In December of 2001, novelist Michael Peterson called 911. His wife, Kathleen, had fallen down “fifteen to twenty, I don’t know” stairs and was lying at the bottom, dead. The call would begin one of the biggest criminal trials of the early 21st century, one that would be surrounded by media attention—and immortalized and fictionalized in documentaries, movies, and episodes of TV series.
In 2003, Peterson was found guilty of his wife’s murder. After several appeals, he was granted a retrial in 2017, where he entered what is known as an “Alford plea”—in essence, a guilty plea that does not admit to any guilt. He was sentenced to time served, and released from prison. A strange end to what had already become a notorious case. In the years since, even more films and TV shows have drawn from Peterson’s story, including the 2022 HBO Max mini-series The Staircase, starring Colin Firth and Toni Collette.
But just what is an Alford plea, and what does it really mean that Michael Peterson ultimately used it in his retrial?
What is the Alford Plea?
To answer that question, we have to go all the way back to 1970 and the Supreme Court case of North Carolina v. Alford. Back in 1963, Henry Alford had been indicted on a charge of first-degree murder in the state of North Carolina—where the penalty for such a crime could include death, assuming the defendant pleaded not guilty.
As a result, according to Alford, he pleaded guilty to a lesser charge—second-degree murder—in order to avoid the possibility of receiving the death penalty in a jury trial. He was sentenced to 30 years in prison, but he appealed the case on the grounds that he had only entered the plea out of fear for his life. “I just pleaded guilty because they said if I didn’t, they would gas me for it,” as he put it in one of his appeals.
The case eventually made its way all the way to the Supreme Court of the United States, where the majority opinion ruled that the defendant could plead guilty even when he maintained his innocence, “when he concludes that his interests require a guilty plea and the record strongly indicates guilt.” Which is another way of saying that they upheld Alford’s initial guilty plea, claiming that he entered into it having weighed all the possible consequences and having been informed by a competent lawyer, and that there was sufficient evidence for his guilt to be presumed, even while he continued to deny it.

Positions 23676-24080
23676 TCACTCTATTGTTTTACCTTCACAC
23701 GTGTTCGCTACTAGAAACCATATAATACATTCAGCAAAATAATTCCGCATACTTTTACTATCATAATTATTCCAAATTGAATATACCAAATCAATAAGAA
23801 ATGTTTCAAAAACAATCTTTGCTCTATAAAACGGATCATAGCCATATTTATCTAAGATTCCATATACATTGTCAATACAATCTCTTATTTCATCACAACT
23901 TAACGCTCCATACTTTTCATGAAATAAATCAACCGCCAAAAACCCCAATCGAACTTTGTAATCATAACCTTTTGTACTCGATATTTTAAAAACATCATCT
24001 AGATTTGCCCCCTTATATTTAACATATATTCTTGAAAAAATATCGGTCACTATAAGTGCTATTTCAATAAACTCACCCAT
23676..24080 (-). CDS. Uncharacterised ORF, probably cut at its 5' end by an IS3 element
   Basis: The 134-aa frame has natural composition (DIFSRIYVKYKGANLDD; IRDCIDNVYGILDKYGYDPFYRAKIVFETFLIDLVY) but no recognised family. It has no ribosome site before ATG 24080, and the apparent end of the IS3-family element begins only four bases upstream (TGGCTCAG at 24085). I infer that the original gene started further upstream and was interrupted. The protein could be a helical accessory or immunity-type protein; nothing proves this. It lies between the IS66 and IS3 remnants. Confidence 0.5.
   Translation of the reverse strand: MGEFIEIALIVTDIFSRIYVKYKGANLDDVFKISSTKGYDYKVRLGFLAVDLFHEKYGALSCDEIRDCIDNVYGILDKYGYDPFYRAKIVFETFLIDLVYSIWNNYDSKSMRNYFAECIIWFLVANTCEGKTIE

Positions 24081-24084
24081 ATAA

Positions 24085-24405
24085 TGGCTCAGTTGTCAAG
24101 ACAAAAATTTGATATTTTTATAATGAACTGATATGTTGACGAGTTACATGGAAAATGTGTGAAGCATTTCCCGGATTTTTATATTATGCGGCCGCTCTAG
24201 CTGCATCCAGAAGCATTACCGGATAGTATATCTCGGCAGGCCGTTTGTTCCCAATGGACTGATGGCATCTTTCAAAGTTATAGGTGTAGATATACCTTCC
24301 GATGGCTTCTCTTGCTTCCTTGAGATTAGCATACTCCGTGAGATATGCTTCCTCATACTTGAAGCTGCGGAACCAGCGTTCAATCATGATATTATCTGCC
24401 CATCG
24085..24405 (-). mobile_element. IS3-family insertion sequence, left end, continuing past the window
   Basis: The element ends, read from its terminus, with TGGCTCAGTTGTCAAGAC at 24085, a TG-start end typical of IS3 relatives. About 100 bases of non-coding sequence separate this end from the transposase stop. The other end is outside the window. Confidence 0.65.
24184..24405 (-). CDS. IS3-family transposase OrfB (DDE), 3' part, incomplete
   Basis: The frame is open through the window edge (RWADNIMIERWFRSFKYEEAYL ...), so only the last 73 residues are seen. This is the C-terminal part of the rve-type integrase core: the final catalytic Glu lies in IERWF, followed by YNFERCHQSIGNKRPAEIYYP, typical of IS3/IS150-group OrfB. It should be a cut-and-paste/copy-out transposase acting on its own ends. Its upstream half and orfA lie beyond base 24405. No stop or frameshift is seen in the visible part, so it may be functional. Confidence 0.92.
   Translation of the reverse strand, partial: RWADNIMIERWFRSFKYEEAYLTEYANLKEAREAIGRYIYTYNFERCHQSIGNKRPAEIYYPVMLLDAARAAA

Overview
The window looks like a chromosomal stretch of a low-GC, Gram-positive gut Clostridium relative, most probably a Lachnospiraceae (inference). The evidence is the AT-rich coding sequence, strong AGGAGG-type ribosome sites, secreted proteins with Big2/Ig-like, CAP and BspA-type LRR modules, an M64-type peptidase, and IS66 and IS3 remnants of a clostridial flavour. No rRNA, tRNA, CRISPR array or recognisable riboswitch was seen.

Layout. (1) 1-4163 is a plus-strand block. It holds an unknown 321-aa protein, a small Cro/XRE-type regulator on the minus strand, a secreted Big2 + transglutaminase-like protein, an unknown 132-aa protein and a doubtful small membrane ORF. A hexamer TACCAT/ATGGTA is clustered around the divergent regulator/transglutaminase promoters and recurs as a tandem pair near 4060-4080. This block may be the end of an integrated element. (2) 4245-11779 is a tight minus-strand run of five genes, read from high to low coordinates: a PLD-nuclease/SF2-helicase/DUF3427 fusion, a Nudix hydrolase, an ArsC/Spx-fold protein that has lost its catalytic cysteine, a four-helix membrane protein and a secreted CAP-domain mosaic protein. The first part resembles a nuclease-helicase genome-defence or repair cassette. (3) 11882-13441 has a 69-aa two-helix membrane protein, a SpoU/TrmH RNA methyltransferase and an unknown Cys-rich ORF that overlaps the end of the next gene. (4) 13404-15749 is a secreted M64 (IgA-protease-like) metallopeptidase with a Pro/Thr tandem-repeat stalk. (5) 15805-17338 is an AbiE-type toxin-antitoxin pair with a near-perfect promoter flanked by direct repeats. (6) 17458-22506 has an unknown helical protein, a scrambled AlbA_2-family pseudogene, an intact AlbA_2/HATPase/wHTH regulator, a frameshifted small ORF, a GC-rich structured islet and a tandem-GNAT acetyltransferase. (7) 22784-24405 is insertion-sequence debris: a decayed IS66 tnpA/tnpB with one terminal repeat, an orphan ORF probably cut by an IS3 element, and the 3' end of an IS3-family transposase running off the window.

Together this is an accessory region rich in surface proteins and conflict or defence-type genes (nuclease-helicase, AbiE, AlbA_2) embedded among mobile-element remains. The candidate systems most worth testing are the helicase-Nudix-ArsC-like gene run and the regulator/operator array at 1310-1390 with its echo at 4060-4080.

Such was the beginning of the doctrine we now call the Alford plea. This type of guilty plea is now admissible in 47 states as well as most federal courts, not including the states of Indiana, Michigan, or New Jersey, or in United States Armed Forces trials.
Over the years since it was first used, more concrete definitions of the plea have developed, though most follow more-or-less the structure laid out in the 2008 book Criminal Procedure, which describes it as “a plea of guilty containing a protestation of innocence.” Webster’s New World Law Dictionary, for example, defines the plea as, “A guilty plea entered as part of a plea bargain by a criminal defendant who denies committing the crime or who does not actually admit his guilt. In federal courts, such plea may be accepted as long as there is evidence that the defendant is actually guilty.”
This last note is an important part of the Alford doctrine, preventing people from pleading guilty to crimes that they emphatically did not commit – a phenomenon that is more common than you might imagine. The definition offered under the Yale University Press book Gender, Crime, and Punishment highlights the other important element of an Alford plea: “Under the Alford doctrine, a defendant does not admit guilt but admits that the state has sufficient evidence to find him or her guilty, should the case go to trial.”